Friday, August 12, 2011

New to the Collection: Gran Torino

Every time Saucy adds a new DVD to his increasingly mammoth film collection, he will take the time to provide five indelible scenes that convinced him to spend his hard-earned sheckles on something he could have gotten for free with a DVD burner and a Netflix subscription. Unless he doesn't feel like writing about five scenes, at which point he will write about something else. This installment discusses Gran Torino, the 2008 film by very old yet very accomplished director and actor Clint Eastwood.

When I first saw Clint Eastwood's Gran Torino in the theater, I knew that I liked it. However, I don't think I knew that I liked it as much as I do. It got to the point where every time it was on HBO, I was sticking with it. Sometimes five minutes. Sometimes ten. If it was anywhere remotely near that scene where Eastwood gets out of the truck and has a showdown with three black street toughs, only to gain their respect by mocking a white guy trying be "down" by chatting urban slang, I would wait as much as a half-hour. That's just a totally inexplicable yet completely enjoyable scene.

I have heard different things about the film:

"The script was over-the-top in its use of racially charged nomenclature."

"The nonprofessional actors who played Eastwood's Hmong neighbors couldn't act their way out of a paper bag."

"The story ripped off Million Dollar Baby with Eastwood's character's contentious relationship with the priest."

"Eastwood basically went balls-out for an acting Oscar by crying on camera."

And the truth is I agree with some of these things (hell, these may just be original thoughts of mine that I didn't actually read anywhere else). Still, I like the film very much. And most of it is because of Eastwood's perfromance. The character of Walt Kowalski allows Eastwood to maintain his signature bravado, while allowing him to display a vulnerability unlike anything you have seen Eastwood portray before. Plus, it is an incredibly brave performance, with Eastwood spouting dialogue that could have drawn the ire of liberal Hollywood (and probably did; usually a saint to the Academy, he didn't get so much as a nomination for this role). The guy is simply a magnetic performer whether he's telling a gang to get off his lawn, doing a oddly flirty scene with a girl 65 years his junior, insulting an Italian barber, or getting blown away because said gang thinks he's reaching for his Smith & Wesson.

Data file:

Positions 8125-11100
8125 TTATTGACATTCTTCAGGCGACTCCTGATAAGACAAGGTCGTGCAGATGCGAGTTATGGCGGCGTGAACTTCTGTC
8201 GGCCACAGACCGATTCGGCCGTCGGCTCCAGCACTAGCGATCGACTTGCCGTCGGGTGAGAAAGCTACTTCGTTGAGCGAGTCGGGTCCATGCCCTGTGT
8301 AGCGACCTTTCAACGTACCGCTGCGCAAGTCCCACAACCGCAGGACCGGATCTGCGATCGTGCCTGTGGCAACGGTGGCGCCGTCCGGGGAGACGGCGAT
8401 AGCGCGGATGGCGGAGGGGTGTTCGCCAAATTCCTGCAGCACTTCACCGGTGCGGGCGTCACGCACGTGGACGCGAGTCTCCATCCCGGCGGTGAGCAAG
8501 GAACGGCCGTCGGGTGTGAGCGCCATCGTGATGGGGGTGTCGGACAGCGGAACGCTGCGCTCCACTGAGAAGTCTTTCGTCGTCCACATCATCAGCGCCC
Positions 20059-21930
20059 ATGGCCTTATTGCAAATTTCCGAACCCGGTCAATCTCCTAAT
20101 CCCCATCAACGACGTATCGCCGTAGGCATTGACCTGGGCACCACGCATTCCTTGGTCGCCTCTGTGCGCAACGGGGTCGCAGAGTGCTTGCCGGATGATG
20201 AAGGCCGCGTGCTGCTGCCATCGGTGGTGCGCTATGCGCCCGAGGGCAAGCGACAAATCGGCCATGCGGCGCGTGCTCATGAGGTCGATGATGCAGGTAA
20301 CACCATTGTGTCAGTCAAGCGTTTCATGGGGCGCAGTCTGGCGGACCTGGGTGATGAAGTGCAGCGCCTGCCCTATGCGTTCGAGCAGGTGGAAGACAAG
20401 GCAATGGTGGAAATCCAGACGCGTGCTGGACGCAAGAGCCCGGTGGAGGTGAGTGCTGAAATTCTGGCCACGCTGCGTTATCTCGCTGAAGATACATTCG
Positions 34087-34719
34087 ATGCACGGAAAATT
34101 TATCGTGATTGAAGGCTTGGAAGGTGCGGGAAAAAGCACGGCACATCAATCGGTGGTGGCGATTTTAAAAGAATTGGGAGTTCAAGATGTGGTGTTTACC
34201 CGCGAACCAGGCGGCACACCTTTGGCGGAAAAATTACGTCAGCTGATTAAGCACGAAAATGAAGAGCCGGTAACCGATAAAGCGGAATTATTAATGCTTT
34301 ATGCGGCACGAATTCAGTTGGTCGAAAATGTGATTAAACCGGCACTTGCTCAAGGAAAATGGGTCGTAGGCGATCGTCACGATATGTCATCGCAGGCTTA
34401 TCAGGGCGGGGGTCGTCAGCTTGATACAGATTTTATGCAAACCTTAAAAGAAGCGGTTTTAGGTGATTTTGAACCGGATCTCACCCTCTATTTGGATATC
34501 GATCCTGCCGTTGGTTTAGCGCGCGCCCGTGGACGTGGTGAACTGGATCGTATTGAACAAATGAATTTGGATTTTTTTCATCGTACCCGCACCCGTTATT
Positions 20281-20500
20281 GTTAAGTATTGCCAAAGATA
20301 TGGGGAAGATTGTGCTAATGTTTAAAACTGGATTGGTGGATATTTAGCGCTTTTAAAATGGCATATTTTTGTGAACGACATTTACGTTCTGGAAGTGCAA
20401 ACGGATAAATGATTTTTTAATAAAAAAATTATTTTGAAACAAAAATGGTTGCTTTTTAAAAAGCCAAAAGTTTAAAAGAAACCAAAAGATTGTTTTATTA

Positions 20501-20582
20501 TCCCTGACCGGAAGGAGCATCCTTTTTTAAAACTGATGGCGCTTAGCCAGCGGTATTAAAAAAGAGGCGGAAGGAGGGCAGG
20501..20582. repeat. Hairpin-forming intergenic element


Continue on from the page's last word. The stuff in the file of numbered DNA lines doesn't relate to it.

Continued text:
All this being said, what I would like to address here today with your permission is Eastwood's work as a director. Whatever you think of the film Gran Torino, there is one statement that simply can not be disputed: Eastwood is the greatest elderly director in the history of film. In fact, what he has done since turning 70 is quite simply unprecedented. Here is a list of the films Eastwood (who was born in 1930) has released since 2000:

Space Cowboys (2000): An effective yet disposable space romp he co-starred in with Tommy Lee Jones and James Garner.

Blood Work (2002): Decent police procedural with Jeff Daniels. Can't say I have seen the whole thing.

Mystic River (2003): First step in the Renaissance of Clint. It was nominated for a Best Picture and only lost because they had to give at least one Lord of the Rings movie an Oscar for Best Picture. It features incredible performances by Sean Penn, Tim Robbins, and Marcia Gay Harden.

Million Dollar Baby (2004): Even better film than Mystic River. Features indelible performances by himself, Hilary Swank, and Morgan Freeman, plus one of the most incredibly effective tonal switches in the history of cinema.

Flags of Our Fathers/Letters from Iwo Jima (2006): Both released in 2006, Letters from Iwo Jima is the more esteemed film, and deservedly so. Talk about chutzpah: He tells a story from the Japanese side of World War II. Only Eastwood could make a film that dares to show the Japanese soldier as a man trapped inside difficult circumstances while portraying American soldiers, in spots, as uncaring beasts. Other than Unforgiven, this may be Eastwood's high-water mark.

Changeling/Gran Torino (2008): I thought Changeling was pretty good, but nothing spectacular. Gran Torino, I have already talked about. Not one to waste time, Eastwood actually tossed off Gran Torino during a break from the Angelina Jolie picture.

Invictus (2009): Didn't love it. Thought it was way too rah-rah. And the shooting of the rugby scenes was horrible.

Hereafter (2010): Don't know. It's been sitting on my DVD player for weeks now. Have to watch it soon before Netflix puts out an all-points bulletin.